And are you celebrating the Summer Solstice today? Mordecai, of course, went about his pre-solstice preparations with a reckless abandon and ended up burning down my garden shed last night.

Thankfully, my flying machine was not in it. I was taking her out for a midnight flight last night (before today’s heat wave struck) and on my way back home I noticed a ball of orange flames. Was Mordecai contrite and apologetic? Of course not. He woke early today and took to the streets with his special Solstice Mead, declaring that the Solstice is the perfect day to find “inspirational women” to keep company with. He’s trouble. One might even say that he is a rantipole.

Rantipole is a noun that means a wild, rakish, roving, sometimes quarrelsome person; a rude romping young person. It can also be used as an adjective and as a verb. It’s a versatile insult, really. And it IS an insult.

Some believe that the word is derived from the Dutch word randten meaning to talk foolishly, rave, while others believe it is actually derived from the English dialect ranty, meaning riotous;wildly excited plus poll, meaning the head. A slang dictionary from the 1700s has rantipole defined as a rude wild Boy or Girl.

Rantipole is used liberally in literature, naturally, as it’s a marvelously descriptive insult. You can find it in Washington Irving’s The Legend of Sleepy Hollow:

“This rantipole hero had for some time singled out the blooming Katrina for the object of his uncouth gallantries, and though his amorous toyings were something like the gentle caresses and endearments of a bear, yet it was whispered that she did not altogether discourage his hopes.”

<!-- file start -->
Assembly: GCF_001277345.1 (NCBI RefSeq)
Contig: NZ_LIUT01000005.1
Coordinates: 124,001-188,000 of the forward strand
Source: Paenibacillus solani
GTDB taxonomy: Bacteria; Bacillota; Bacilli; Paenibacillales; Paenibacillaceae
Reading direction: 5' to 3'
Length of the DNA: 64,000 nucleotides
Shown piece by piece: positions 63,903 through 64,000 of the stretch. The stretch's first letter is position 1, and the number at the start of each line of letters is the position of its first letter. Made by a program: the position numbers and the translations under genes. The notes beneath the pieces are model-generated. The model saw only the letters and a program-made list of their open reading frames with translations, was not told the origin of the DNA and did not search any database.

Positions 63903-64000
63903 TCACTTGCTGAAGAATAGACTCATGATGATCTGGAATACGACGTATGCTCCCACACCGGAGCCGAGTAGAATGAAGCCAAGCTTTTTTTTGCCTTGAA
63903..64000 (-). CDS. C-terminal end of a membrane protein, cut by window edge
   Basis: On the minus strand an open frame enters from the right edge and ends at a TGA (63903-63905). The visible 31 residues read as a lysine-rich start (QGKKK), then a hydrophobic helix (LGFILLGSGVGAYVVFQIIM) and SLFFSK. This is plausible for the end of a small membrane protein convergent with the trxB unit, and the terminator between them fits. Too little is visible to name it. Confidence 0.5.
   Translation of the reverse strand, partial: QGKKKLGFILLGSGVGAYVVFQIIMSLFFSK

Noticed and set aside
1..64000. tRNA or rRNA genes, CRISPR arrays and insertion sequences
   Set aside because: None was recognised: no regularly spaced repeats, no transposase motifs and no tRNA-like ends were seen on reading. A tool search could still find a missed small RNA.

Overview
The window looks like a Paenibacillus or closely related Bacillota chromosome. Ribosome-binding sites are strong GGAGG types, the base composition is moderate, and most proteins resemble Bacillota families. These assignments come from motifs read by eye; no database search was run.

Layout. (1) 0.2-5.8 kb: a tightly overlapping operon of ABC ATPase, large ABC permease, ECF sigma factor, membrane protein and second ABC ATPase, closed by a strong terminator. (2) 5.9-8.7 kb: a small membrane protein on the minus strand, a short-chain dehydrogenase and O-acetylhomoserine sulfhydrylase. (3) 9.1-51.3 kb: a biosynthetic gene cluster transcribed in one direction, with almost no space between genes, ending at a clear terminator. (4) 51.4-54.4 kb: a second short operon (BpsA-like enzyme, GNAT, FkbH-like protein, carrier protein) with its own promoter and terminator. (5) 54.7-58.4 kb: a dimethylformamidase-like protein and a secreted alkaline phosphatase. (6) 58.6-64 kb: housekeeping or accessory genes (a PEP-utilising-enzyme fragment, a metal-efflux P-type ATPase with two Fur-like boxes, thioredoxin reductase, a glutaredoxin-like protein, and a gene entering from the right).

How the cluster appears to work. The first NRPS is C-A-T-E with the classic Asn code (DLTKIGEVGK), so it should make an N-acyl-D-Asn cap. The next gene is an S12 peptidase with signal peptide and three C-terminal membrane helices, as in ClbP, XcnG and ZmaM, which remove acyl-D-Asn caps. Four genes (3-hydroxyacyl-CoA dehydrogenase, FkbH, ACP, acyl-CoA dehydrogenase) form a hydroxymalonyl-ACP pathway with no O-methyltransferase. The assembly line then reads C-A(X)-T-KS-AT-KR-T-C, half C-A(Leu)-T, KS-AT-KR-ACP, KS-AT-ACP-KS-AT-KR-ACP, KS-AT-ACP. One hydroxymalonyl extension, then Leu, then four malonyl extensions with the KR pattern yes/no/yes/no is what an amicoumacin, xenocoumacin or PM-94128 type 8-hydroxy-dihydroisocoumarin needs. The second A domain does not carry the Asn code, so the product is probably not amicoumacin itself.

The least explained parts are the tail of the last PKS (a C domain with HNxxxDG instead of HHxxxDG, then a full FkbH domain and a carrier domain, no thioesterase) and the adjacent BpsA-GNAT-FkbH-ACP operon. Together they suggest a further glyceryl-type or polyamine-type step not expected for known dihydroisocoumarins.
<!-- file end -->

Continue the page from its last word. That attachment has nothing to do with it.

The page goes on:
And you can find it in Charles Dickens’ Great Expectations:

“Well!” cried my sister, with a mollified glance at Mr. Pumblechook. “She might have had the politeness to send that message at first, but it’s better late than never. And what did she give young Rantipole here?”

Mordecai is an embodiment of rantipole. He is wild, uncouth, and terribly quarrelsome. I have no doubt that his Summer Solstice will be spent in a mead-soaked giddiness. I, ever the more staid brother, will be sipping lemonade whilst the dragons play in the charcoal aftermath of the garden shed. Today is hot, and – if only for a fraction of a second – the longest we will have all year.

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Skulk

Oh but it has been threatening to rain all day, hasn’t it?

There was an odd scratching in the back corner of the garden and when I went to investigate – admittedly with a too-early gin and tonic in hand – I discovered a tiny hole in the ground, a pyramid of pink feathers next to it, and the distinct impression that there were eyes watching me.

When I turned to go back into the house, I heard footsteps behind me. Whatever is in the garden will out itself in due course, no doubt, after an appropriate period of skulking about.

Skulk is a word you’re undoubtedly aware of. It is an intransitive verb meaning to move about stealthily; to lie in hiding as out of cowardice; to lurk and it is a noun meaning a congregation of foxes or thieves; one who lurks or practices evasion.

The word originates from the Middle English, and from that it is of Scandinavian origin, similar to the Norwegian word skulka – to lie in wait, lurk. The British use skulk as a synonym for malingersomeone who shirks their duty or work and most people use skulk in a negative manner. A skulker is usually up to no good.

At first thought, a skulk of foxes might call to mind fluffy, lovely creatures who are cunning but also rather witty (I’m thinking of The Fantastic Mr. Fox). But when one thinks of things from the point of view of 13th century English speakers, a skulk was a passel of vermin; thieves lurking about the hen houses to steal eggs and ruin hard farm labor.

Whatever is skulking in my garden, I can be certain it’s not a congregation of thieves – foxy or otherwise. Nothing is ever that simple here.